It is a predicament of his own making, mind you. Millions the world over have come to expect a world record from him each time he bursts from the starting blocks. Winning races just isn't enough.
And now, with a pair of losses to his training partner Yohan Blake at the Jamaican Olympic trials still fresh in the memory, questions on his fitness level have surfaced. Last month he travelled to Munich to see famed sports medicine doctor Dr Hans Wilhelm Mueller-Wohlfahrt for treatment. It is not the first time he has visited the German clinic. According to his agent, Ricky Simms, it was simply a matter of treating a tight hamstring which restricted his motion. As a precaution Bolt withdrew from Friday's Monaco Diamond League. "He is ready to go," Simms said last week.
The 6ft 5in sprinter has run 9.76 seconds this season between treatments, which is faster than he ran in the build-up to the 2009 IAAF World Championships in Berlin where he ran 9.58 seconds to break his own world record. About the expectations, he merely shrugs his massive shoulders as if to say "what can I do?".
"Unfortunately, it is not possible to set a world record in every race," the 25-year- old apologises. "I wish it was, but track and field doesn't work like that. People like me to run fast but, for me, the important thing is winning races and peaking when it counts."
Bolt has been a frequent visitor to the medal podium ever since he won the world junior 200m title as a 15-year-old in 2002 in Kingston, Jamaica. And, despite the attempts of International Olympic Committee president Jacques Rogge to squash his growing image – Rogge objected to Bolt's celebratory "lightning bolt" pose antics – the Jamaican was the star of the Beijing Olympics. Along with the individual events he also ran the third leg on Jamaica's gold medal- winning relay team.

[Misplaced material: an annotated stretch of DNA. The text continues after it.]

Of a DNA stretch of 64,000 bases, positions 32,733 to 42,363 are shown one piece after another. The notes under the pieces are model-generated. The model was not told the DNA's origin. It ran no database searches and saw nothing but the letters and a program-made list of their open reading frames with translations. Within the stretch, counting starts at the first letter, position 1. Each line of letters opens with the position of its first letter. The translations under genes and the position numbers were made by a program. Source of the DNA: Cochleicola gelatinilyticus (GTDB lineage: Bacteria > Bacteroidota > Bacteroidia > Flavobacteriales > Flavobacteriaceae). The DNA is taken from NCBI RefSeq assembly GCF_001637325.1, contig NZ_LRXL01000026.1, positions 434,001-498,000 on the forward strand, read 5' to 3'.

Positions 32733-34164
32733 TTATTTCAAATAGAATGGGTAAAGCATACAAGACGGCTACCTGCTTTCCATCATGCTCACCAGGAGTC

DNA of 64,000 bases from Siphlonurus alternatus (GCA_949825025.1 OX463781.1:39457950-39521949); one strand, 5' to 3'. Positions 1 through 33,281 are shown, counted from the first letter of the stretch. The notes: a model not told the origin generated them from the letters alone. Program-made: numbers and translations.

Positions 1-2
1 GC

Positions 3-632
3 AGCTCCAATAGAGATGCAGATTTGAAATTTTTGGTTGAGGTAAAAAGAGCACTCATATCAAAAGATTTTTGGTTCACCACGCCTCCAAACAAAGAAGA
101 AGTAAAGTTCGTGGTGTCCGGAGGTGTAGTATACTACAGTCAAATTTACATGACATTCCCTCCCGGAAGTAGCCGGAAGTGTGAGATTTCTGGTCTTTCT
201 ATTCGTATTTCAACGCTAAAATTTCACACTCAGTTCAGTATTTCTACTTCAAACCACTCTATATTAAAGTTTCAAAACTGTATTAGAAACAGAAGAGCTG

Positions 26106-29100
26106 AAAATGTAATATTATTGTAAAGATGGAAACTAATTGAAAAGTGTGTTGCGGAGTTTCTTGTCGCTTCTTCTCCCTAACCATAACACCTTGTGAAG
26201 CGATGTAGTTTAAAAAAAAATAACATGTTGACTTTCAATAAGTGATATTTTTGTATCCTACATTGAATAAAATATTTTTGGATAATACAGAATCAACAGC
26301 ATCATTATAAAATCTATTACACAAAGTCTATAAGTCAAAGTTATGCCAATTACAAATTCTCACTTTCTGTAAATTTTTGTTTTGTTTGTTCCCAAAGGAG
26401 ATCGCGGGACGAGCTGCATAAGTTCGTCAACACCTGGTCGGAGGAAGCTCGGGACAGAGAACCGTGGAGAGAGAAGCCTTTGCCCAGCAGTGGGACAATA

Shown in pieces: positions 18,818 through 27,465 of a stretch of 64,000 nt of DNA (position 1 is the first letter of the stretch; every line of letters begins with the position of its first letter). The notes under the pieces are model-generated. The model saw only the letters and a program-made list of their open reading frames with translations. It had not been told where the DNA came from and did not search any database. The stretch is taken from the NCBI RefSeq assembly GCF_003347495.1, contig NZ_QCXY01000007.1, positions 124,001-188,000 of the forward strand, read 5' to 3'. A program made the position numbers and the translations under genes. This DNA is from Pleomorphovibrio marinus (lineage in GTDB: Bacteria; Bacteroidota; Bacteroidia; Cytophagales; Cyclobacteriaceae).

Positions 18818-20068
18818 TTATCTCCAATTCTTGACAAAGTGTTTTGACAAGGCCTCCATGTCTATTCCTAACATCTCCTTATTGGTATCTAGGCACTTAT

All three of those performances in the Bird's Nest stadium resulted in world records and cast the spotlight on him. At last athletics had a saviour. Indeed, his showmanship has since made him a hero to millions of children all over the world and he is one of the world's best known sportsmen.
At the 2009 World Championships he lowered his world records to the mind- numbing times of 9.58 seconds and 19.19 seconds. Fellow athletes cannot comprehend his ability. Wallace Spearmon, who earned the 200m bronze medal at that competition and is a good friend, has jokingly dubbed him "Insane Bolt" and predicts he can dip under 19 seconds in the longer distance. Even scientists have joined the dialogue, resurrecting the age- old discussion on the limits of human performance. Although 9.4 seconds has been bandied about for 100m, Bolt steers clear of predictions.
"I think I am in much better shape this year than last," he says. "I'm excited as I'm fit and injury free. I ran 9.76 in Rome into a headwind which is a good look. I don't really focus on times. I just try to run fast."
That performance in Rome was too fast for fellow Jamaican Asafa Powell, the former world 100m record holder. A week later the pair met again in Oslo with the same outcome, though Bolt ran 9.79, and Powell improved his season's best to 9.85. At this juncture, Bolt has two of the year's three fastest times, but Blake leads with 9.75 set in winning the Jamaican trials.
If he didn't run another step, Bolt would retire as a sporting legend. The Puma athletic shoe company have made him their marquee athlete with his own line of shoes – they have also sponsored his former high school, William Knibb Memorial in Trelawny – but he seems to undervalue his own performance. Despite his extroverted behaviour, he lacks both the arrogance and the egotism of sprinters from bygone eras. Hours after he had smashed his own 100m record, as cleaners swept the stands of the Berlin Olympic stadium, the handful of journalists still toiling away were astonished to see the man himself down on the track. Egged on by some officials, Bolt playfully struck the "Karate Kid" pose and joined them in an impromptu photo session.